Stories by Steve Bell

Steve Bell is former Staff Director of the Senate Budget Committee, a former managing director at Salomon Brothers, and now Senior Director on Economic Policy at the Bipartisan Policy Center in Washington, D.C.

No Super Democrats On This Committee

August 10th, 2011 at 11:27 am 35 Comments

How can we explain the Democrats who have been appointed to serve on the Joint Select Committee? (Commonly known as the ‘Super Committee.’)

Let’s play political “Jeopardy.”

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S&P Was Right to Downgrade

August 8th, 2011 at 4:34 pm 26 Comments

The dispute between the Treasury Department and Standard and Poor’s over America’s sovereign bond rating is a tempest in a teapot.  Worse, it overshadows the reality about America’s debt: Congress cannot handle it politically and Americans will have difficultly handling it personally.

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A Recovery Menaced By Dysfunctional Politics

July 29th, 2011 at 11:28 am 79 Comments

In a time of fundamental uncertainty, case what do we know for certain?

No, order that’s not a Yogi Berra kind of question.

Timing of passage of an increase of some size in the national debt ceiling remains uncertain.

Which side will blink first remains uncertain.

Final form of the legislation remains uncertain.

Market reaction remains uncertain.

But we do know some things for certain.

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Boehner is in Danger of Losing Caucus Control

July 27th, 2011 at 9:54 am 16 Comments

Reports from the Hill indicate that House Speaker John Boehner and his staff are “re-writing” the Speaker’s plan to pass an extension of the looming debt ceiling.  That announcement, coupled with the serious objections of many in the House GOP caucus when the plan was first announced, reveals that the Speaker is in danger of losing control of his own caucus.

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Towards a Deal?

July 22nd, 2011 at 5:56 pm 13 Comments

Reading the New York Times column by David Brooks on why Republicans should vote for the “plan” that House Speaker John Boehner and President Obama reportedly have developed casts a pall of depression  over any thinking person.

Reading the New York Times column by Paul Krugman on the impending global economic collapse merely worsens confusion.

Can both be right?  Cut spending: Brooks. Increase spending: Krugman. Failure to do either could lead to “The Great Depression, cheap The Sequel.”

The juxtaposition of those columns reflects almost perfectly the confusion in Washington, buy cialis D.C.

And the weather is just right in the nation’s Capitol for productive negotiations—100 degrees in the shade, 115 heat index, code red air quality.  A perfect metaphor.

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Time is Running Out

July 21st, 2011 at 10:32 am 26 Comments










Yesterday evening and last night something important in the debt ceiling discussion happened:  many members of both the House and Senate moved from “worried” to “scared.”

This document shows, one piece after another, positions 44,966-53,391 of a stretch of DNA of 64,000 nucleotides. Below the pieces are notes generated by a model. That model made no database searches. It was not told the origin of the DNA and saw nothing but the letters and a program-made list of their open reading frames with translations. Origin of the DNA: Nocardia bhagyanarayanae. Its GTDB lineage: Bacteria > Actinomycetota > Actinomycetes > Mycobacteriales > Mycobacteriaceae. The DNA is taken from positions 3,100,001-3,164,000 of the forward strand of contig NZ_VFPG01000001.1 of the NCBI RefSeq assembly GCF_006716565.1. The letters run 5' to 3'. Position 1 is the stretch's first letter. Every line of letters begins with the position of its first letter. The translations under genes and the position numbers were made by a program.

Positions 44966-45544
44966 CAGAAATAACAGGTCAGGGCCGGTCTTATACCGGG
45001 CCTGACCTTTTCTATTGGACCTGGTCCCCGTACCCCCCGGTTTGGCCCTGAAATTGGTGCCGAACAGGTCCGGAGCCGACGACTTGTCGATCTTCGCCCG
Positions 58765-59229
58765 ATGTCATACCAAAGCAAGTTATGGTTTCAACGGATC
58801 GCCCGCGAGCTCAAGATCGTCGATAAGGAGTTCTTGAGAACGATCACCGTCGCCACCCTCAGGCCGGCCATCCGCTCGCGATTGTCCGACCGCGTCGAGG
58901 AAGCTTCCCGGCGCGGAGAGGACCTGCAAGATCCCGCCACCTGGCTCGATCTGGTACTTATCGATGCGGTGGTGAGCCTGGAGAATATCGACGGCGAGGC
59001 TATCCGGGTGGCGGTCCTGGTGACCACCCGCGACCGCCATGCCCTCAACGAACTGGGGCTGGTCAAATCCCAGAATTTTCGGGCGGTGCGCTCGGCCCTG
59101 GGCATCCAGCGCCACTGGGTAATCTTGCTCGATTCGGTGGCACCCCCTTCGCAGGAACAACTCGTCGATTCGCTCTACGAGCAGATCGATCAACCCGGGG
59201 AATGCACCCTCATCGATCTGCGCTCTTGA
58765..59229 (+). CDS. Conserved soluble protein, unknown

This is good news, sickness of a sort.

It further confirms our judgment that the United States will not default on its sovereign debt obligations in August.   It increases the odds to much better than 50-50 that some form of  short-term extension of the debt ceiling occurs before August 3. It accommodates the possibility that during the next several months, medical some comprehensive plan like that produced by the Senate Gang of Seven may gain critical mass in both Chambers.  It means that the “catastrophic” consequences of not raising the ceiling, ask to quote Fed Chairman Ben Bernanke, will have been put off for another day and another battle.

And, that’s the bad news.

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Will Jim DeMint Filibuster Us into Default?

July 19th, 2011 at 2:49 pm 19 Comments

Wind your way past the debate on a  Balanced Budget Amendment to the Constitution, diagnosis paid protesters carrying “Protect our Social Security and Medicare” placards, and sound bites from almost all talking heads.

When you do, you will discover that some serious folks in Congress refuse to give up hopes of a significant budget deal.  Prominent among the debt shock troops is Sen. Tom Coburn (Dr. Coburn to most), who yesterday released his plan to reduce projected federal debt by $9 trillion during the next decade.

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Deal Will Come, but May Disappoint

July 13th, 2011 at 2:22 pm 41 Comments

Confusion usually reigns in Washington, D.C., negotiations just before a solution emerges.

Thus, small signs can signal big things to come.

As Federal Reserve Chairman Ben Bernanke concluded his testimony Wednesday morning before the House Financial Services Committee, Committee Chairman Spencer Bacchus made an interesting and perhaps important comment.  In short, Chairman Bacchus said that members of his committee and many members of his party understood the difference between raising tax rates and closing tax loopholes.